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Cooking With Myra: Two-thousand miles of food and fun

By By Myra Starkey
March 26, 2013 at midnight
Updated March 25, 2013 at 10:26 p.m.

Grilled Rib Eye with Chile, Cumin and Red Chile Sauce


• 3/4 cup dried posole*

• 2 Tbsp. oil

• 1 large onion, chopped

• 3 cloves garlic, chopped

• 3 Tbsp. ground New Mexico red chile

• 1 tsp. oregano (fresh or dried)

• Salt to taste

In a large pot, cover the posole with water and soak overnight to soften. Bring the water to a boil and simmer until the kernals are tender. (1-2 hours) Add more water when necessary. In a skillet, add the oil. Cook onion until the onion is golden and soft. Add garlic and cook for one minute. Add to large pot with posole. Add oregano, chile powder and salt. Garnish with cilantro.

*Hominy can be used in place of posole for a slightly different taste.

Grilled Rib eye with Chile, Cumin and Red Chile Sauce

• 3 fresh limes

• 4 Rib eye steaks

• 6 cloves garlic, chopped

• 1-2 Tbsp. ground red New Mexico chile powder

• 1 tsp. black pepper

• 1/4 cup olive oil

• 2 tsp. ground cumin

• Salt to taste

• Pico de gallo

Cut the limes in half and squeeze juice over all steaks. Rub steaks with garlic, black pepper, and ground cumin. Sprinkle with chile powder. Marinate in plastic bag at least 30 minutes or overnight.

Prepare charcoal grill. Brush steaks with olive oil, sprinkle with salt to taste, and grill to medium doneness. Serve immediately with pico de gallo on the side. Drizzle with red sauce.

New Mexico Red Sauce

•  10-12 New Mexico Red chiles*, dried

• 1 medium onion, chopped

• 4 cloves garlic

• 2 Tbsp. oil

• 2 cups chicken broth

• 1 tsp. oregano

• Cumin

• Salt

Arrange the chile pods on a baking sheet and bake for 10 minutes in a 250-degree oven. Allow to cool and remove seeds and stems and crumble pods into a saucepan. Cover with hot water and steep for 30 minutes. Remove chiles reserving liquid. Add chiles to saucepan adding oil, garlic, chicken stock , oregano, cumin to taste and chopped onion. Simmer all together for 10-15 minutes. Allow to cool slightly and then add to blender. Puree until smooth. You can strain mixture for a smoother sauce. If the mixture is too thick then add more of the water used to soften chile pods. If you need a thicker sauce, then simmer until desired consistency. Add salt to taste.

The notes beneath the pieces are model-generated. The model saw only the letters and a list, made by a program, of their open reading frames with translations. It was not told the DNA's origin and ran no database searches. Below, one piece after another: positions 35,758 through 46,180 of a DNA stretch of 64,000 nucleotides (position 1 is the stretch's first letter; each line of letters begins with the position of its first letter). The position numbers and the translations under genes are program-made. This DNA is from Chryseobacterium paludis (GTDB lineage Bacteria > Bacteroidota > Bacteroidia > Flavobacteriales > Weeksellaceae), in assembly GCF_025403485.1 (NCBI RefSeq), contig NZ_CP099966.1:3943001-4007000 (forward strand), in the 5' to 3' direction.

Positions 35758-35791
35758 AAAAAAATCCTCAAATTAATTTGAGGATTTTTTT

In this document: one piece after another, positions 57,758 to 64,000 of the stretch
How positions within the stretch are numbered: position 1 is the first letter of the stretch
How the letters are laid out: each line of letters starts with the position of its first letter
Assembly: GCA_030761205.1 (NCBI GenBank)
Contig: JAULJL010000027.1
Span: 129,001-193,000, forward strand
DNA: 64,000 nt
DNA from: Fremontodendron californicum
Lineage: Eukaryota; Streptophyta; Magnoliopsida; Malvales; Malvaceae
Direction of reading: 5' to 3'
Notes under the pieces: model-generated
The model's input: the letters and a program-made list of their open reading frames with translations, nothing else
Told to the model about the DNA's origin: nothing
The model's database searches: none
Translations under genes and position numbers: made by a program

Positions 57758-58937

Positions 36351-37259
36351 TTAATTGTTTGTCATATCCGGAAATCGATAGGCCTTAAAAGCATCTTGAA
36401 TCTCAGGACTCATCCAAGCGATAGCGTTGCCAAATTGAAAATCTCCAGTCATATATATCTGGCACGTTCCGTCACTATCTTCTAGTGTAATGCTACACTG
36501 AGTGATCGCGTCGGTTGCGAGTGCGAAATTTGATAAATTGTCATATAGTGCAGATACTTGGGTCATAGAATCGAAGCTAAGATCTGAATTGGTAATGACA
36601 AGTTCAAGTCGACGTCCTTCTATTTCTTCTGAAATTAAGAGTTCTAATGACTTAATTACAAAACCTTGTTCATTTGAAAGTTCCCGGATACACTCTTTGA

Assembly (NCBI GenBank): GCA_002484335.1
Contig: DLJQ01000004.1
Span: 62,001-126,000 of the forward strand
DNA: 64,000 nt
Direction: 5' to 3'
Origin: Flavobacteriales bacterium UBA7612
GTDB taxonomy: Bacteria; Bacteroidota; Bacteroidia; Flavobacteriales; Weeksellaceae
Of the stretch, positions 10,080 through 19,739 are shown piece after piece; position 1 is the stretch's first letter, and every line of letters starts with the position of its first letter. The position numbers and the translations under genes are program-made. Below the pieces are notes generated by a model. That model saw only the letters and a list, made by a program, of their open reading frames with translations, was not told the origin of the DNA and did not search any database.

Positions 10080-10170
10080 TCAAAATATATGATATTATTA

*Red chiles are the ripe and dried form of green chiles - called Ancho, California or New Mexico. They range from bright brick red colored to deep, ruddy brown. They must always be stemmed, seeded and deveined before cooking. I am referring to ground red chile and not chili powder in the above recipes.

As we rolled back into our driveway, the odometer registered 2,054 miles. Taylor had zeroed it as we started the journey eight days before.

We had completed a round trip from South Texas to Taos, N.M., from near sea level to mountain passes up to 11,000 feet and from what seemed like early summer here to tromping around in snow there. This was no heroic accomplishment.

We drove it in a comfortable Ford F-150. Almost 200 years ago, folks did it on horses and mule-drawn wagons, braving hostile Comanches and waterless expanses. We only had a week off work, so we took the truck.

Santa Fe, N.M., is a gorgeous town that sits on the edge of the mountains in the high desert at an elevation of 7,000 feet. The weather is cool and dry. The skies are of the deepest blue, and the houses and buildings are adobe brown and blend into the landscape. The area was first occupied by the Pueblo Indians in about 1000 A.D. and was settled as a colony by Spain in 1610. We arrived 403 years later and were hungry and ready to eat.